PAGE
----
The Russian Ministry of Sport and the Russian Olympic Committee plan to announce the final composition of their Olympic roster either Saturday or Sunday.
What remains will be somewhere around three-fourths of the original 387 athletes nominated by Russia to the Olympics.
Thus far, somewhere in the neighborhood of 115 Russian athletes have been specifically excluded, including 7 swimmers to date, with very few international sports federations (IFs) having yet to make a decision on the IOC’s directive to place higher standards than “never having tested positive” on selection.
FINA has not specifically advanced beyond saying they were developing an ad hoc committee to determine the fates of the remaining 29 Russian athletes, but did also release what they called “final” entry lists that included the other Russian 29 swimmers, and as such have given what seems to be their confirmation without formal confirmation.
With a week to go until the Olympics, 17 of the 23 relevant International Federations have made their submission to the IOC, and aside from the IAAF, few have made any significant cuts to Russian teams beyond what they were mandated to do by the IOC directives – athletes named as “disappearing positive tests” in the McLaren IP report and athletes with previous doping sanctions on their records. 10 of those 17 federations have announced no changes to the original rosters at all.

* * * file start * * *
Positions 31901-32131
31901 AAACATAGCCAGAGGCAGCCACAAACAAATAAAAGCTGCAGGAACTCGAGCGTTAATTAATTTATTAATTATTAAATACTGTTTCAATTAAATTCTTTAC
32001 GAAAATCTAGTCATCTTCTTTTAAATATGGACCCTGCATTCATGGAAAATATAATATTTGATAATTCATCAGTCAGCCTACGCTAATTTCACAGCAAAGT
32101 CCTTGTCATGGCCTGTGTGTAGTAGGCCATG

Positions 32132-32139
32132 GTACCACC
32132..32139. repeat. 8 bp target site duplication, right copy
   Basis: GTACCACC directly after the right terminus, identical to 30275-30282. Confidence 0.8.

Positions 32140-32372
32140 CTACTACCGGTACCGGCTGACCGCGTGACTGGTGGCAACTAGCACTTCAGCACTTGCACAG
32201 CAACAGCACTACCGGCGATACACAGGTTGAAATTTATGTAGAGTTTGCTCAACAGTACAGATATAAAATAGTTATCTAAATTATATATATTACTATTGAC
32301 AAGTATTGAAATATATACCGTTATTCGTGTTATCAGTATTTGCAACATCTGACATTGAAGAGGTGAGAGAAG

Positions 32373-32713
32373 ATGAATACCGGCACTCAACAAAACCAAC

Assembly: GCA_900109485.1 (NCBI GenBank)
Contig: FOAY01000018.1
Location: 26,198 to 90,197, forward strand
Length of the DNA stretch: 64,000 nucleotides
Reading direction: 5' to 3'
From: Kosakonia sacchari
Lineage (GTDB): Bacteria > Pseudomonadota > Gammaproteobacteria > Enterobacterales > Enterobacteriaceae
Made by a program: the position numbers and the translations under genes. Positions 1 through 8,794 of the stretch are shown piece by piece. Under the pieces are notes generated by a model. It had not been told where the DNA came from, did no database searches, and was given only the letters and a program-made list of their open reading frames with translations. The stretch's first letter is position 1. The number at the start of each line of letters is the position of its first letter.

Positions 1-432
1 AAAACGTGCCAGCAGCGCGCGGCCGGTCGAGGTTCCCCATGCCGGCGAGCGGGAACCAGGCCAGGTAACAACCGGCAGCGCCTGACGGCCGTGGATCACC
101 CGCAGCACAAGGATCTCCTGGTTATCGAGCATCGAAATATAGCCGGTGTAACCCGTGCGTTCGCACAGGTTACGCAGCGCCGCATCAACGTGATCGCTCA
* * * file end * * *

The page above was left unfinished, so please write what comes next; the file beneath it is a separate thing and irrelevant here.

The latest Russians to be barred were 6 of 17 cyclists on their initial roster – a relatively stiff decision compared to most international federations.
Meanwhile, Russia held its “Stars of 2016” event this week, which showcased its Olympic Track & Field team (of which only one athlete, a long jumper trained in the United States, was allowed to Rio) competing against regional-level athletes. The move is reminiscent to the 1980 and 1984 Olympics, where the U.S. and Soviets exchanged boycotts and held so-called “alternative Olympics” instead. The meet included prize money that amounted to 100,000 roubles for winners, 50,000 roubles for runners-up, and 30,000 roubles for 3rd-place finishers (about $1,500, $750, and $450, respectively). There were 67 athletes but only 150 spectators for the event.